The Wrangler is Jeep's iconic off-roader. It's why a Jeep brand exists in the first place. But these days, Jeep's most popular — and arguably most important — vehicle is the Grand Cherokee. With the re-advent of the Wagoneer, the Grand Cherokee can no longer claim to be the brand's flagship SUV, but it remains the volume seller, profit driver...and SUV that Stellantis will move heaven, earth and every available microchip to sell.
The all-new fifth-generation Grand Cherokee is arriving in three phases. The three-row Grand Cherokee L hit dealers last summer; now, Jeep is following up with the two-row Grand Cherokee, which will begin deliveries before the end of the year. The third phase will be the plug-in hybrid Grand Cherokee 4xe, launching early next year.
Jeep brought media members to Moab, Utah — off-roading Mecca and the brand's unofficial home away from home — to drive the new 2022 two-row Grand Cherokee. It was not because Moab was a convenient place to gather journalists — it certainly was not — but to underscore what makes the Grand Cherokee unique. The market teems with fancy midsize crossovers, and most of them pose as being adventurous. But the Grand Cherokee — when properly equipped — is the only one that can perform like a Jeep when it leaves the pavement.
And boy, can it do so.
Since first smashing through the plate glass in 1992, the Grand Cherokee has been the Jeep most buyers want and need. It has delivered solid on-road handling and comfort with a unibody platform and independent front and rear suspensions. The cabin has felt top-notch, and there's always been ample cargo space. It makes all the compromises the Wrangler doesn't — while still being a credible off-roader — and its success allows the Wrangler to remain uncompromised.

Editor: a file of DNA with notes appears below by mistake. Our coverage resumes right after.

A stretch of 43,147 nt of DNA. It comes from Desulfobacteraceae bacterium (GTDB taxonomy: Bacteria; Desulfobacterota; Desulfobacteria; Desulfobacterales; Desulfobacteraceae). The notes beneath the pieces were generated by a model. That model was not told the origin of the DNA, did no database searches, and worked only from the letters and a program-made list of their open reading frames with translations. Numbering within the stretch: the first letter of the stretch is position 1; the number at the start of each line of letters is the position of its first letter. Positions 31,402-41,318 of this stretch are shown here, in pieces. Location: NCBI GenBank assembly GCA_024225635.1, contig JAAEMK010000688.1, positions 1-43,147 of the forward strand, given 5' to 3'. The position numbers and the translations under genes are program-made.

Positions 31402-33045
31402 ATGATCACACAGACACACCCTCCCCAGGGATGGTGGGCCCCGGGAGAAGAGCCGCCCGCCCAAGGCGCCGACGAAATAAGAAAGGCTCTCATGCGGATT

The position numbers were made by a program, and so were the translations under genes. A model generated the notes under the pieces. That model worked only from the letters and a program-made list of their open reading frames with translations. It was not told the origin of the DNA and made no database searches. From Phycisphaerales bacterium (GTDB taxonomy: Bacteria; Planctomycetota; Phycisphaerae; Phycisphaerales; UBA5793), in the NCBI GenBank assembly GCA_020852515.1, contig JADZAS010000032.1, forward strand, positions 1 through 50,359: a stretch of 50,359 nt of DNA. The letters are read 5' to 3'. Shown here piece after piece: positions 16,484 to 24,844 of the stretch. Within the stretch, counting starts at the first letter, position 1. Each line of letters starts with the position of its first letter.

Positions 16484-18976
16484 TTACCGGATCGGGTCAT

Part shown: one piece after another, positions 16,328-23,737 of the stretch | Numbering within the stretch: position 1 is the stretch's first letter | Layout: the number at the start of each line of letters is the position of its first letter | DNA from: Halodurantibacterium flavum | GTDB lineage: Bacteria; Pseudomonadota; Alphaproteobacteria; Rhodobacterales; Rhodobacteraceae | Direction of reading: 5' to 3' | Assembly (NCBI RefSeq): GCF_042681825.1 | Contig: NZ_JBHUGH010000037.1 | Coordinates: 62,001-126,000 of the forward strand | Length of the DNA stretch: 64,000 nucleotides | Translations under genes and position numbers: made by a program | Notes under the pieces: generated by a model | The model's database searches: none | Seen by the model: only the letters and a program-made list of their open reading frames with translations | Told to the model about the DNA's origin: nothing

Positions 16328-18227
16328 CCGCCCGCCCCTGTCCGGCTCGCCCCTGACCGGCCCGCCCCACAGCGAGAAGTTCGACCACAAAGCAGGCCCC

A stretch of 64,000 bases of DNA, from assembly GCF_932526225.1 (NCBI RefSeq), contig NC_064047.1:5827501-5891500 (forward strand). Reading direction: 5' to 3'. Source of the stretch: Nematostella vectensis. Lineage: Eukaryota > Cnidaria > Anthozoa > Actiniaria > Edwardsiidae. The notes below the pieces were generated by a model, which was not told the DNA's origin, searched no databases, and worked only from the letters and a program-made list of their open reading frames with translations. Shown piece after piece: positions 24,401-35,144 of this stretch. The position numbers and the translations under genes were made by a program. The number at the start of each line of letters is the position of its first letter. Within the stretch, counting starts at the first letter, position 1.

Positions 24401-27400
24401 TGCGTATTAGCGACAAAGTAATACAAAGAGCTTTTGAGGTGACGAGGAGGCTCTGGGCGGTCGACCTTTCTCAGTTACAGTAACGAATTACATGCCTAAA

Like most midsize SUVs (there are exceptions), the Grand Cherokee is not a performance car. But it meets typical, everyday demands with a high-proficiency level. The Grand Cherokee has direct, well-weighted steering. Power delivery is smooth, most of the time. It handles corners without throwing its weight around. It was very comfortable cruising placidly around the blissfully empty two-lane highways around Moab.
The Grand Cherokee doesn't reward aggressive driving. Going full lead-foot elicits a lot of groaning from its not-particularly-gratifying engines. The transmission can get out of sorts, start holding gears too long — and not intuit when you have calmed down. This is a car you want to play it cool with and keep between the lines.
The Grand Cherokee comes with two engine options — for now. The base engine is the 290-hp 3.6-liter V6 Stellantis puts in everything from the Jeep Gladiator to the Chrysler Pacifica. You can upgrade to 357 hp and 390 lb-ft with a 5.7-liter V8. Usually, it would be obligatory for me as a car journalist to fluff my chest hair, grunt like Tim Allen and tell you to go for the V8. In reality, though, I would save some money and stick with the V6.
The only point of driving a V8 in 2021 is that it's fun and gratifying. The Grand Cherokee V8 isn't particularly dynamic; you don't get a game-changing amount of power in everyday driving, and the sound doesn't roar from the cabin. On my first leg driving a V8 Overland, I had to double-check that the car had the V8 on the spec sheet. You do get better max towing — 7,200 lbs — with the V8, but the V6 is no slouch, pulling up to 6,200 lbs. The one classic V8 feature the engine offers is crushing your fuel economy vs. the V6 by 4-5 mpg.